O'Driscoll should stick to his Irish roots, says O'Sullivan

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As Brian O'Driscoll prepares to win his 50th cap for Ireland on Saturday, his coach Eddie O'Sullivan yesterday pleaded with the outstanding centre not to leave his homeland.

As Brian O'Driscoll prepares to win his 50th cap for Ireland on Saturday, his coach Eddie O'Sullivan yesterday pleaded with the outstanding centre not to leave his homeland.

O'Driscoll's contract with the Irish Rugby Football Union expires in the summer and English and French clubs are queueing up to lure away one of the northern hemisphere's most exciting talents. The 25-year-old says he will not give his future any thought until after the final Six Nations match with Scotland this weekend, when O'Driscoll could become only the seventh man to lead Ireland to the Triple Crown.

"The life of a rugby player in Ireland is a good one," O'Sullivan said. "They may make more money overseas but their careers are likely to be shorter because of the demands that are being made on them. Brian wants to stay in Ireland. It's not a bad place to live and it is where his friends and family are. He is a high-profile person in a very small place, which can create its own problems, but Brian knows he will be cared for in the system here and that will colour his thinking greatly."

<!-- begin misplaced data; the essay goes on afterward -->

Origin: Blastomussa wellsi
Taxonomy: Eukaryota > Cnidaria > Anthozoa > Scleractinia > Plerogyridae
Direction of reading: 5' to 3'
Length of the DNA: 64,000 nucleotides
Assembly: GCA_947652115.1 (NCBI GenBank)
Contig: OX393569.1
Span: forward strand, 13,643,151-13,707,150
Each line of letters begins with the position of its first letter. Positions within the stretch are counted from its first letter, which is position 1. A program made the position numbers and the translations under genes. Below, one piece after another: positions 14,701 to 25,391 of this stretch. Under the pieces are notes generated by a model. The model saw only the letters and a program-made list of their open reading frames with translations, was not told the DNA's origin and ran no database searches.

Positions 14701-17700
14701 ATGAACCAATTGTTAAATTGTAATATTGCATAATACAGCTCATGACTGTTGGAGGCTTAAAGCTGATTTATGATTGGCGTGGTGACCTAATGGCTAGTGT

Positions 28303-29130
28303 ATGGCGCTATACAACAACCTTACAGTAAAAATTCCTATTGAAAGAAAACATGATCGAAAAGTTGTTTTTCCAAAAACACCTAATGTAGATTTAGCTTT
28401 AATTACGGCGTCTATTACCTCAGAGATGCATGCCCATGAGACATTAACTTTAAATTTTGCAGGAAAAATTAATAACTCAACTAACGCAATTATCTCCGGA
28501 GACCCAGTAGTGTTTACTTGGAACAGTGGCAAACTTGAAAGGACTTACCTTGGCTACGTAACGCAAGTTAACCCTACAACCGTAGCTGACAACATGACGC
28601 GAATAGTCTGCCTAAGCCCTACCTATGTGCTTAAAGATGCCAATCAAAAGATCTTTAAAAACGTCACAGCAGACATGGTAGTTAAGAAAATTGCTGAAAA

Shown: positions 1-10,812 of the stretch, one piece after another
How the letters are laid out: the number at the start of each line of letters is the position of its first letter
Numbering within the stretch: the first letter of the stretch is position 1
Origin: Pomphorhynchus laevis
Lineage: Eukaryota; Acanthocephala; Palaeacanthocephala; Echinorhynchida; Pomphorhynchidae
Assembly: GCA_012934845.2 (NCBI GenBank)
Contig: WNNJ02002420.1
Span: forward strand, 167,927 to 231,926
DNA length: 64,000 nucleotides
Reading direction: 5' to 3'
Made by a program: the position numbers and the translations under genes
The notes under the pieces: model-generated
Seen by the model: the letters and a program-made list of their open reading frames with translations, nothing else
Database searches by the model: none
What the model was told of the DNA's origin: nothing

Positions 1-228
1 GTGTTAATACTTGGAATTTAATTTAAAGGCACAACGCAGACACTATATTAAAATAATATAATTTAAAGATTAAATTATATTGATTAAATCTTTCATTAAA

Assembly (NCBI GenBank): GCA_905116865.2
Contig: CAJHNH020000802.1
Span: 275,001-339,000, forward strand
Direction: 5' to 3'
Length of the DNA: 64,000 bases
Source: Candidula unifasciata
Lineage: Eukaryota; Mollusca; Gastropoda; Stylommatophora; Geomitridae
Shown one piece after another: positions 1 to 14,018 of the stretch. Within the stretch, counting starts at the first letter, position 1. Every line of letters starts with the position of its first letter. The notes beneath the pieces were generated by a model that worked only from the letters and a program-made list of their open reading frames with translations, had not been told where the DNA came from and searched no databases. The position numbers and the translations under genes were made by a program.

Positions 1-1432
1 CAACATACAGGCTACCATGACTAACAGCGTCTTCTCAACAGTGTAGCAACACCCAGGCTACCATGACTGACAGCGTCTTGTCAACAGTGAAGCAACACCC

O'Driscoll announced his arrival on the international stage with a hat-trick against France four years ago. Since then, the Leinster centre has established himself as the most lethal broken-field runner in the modern game. "He has played in two World Cups, been on a Lions tour, has become captain of his country and is on the brink of winning his 50th cap," O'Sullivan said. "At such a young age that is one hell of an achievement, but for Brian it is not really a big surprise.

"I don't think he will be happy until he has gone a lot further. He is without doubt one of the finest players Ireland have ever produced and he if he can get to the 100-cap mark he will."

If O'Driscoll did hit the century mark, it would eclipse the national team record of 69, currently held by Mike Gibson, and should he continue at his present average of a try every two games, the Dubliner would extend his own try-scoring record of 24 to almost unbreakable proportions.

Yet despite all the adulation, he remains refreshingly laid back and unaffected by his fame. Even the irritation of having his latest haircut dissected, Beckham-style, has given way to amused indifference.

"I get a kick out of some people getting really worked up about the length of my hair," he said. "How can they get so revved up about someone else's hair? Why don't they just get a life?"

But O'Driscoll admitted: "Milestones do mean a lot to me. It is a big honour to play 50 times for your country as I'm sure anyone who has gone before me will testify. Once you reach a target like that you want to play as many times as you can. Now we have moved into a very selfish phase where we don't just want caps, we want to win them by being part of a successful side.

"The 50th cap has come a lot quicker than I could have anticipated. In some senses, it feels as though I have played a full career already because of the pounding my body has taken. The careers of international players are getting shorter and if my international lifespan extended to 10 years I would be very happy indeed."

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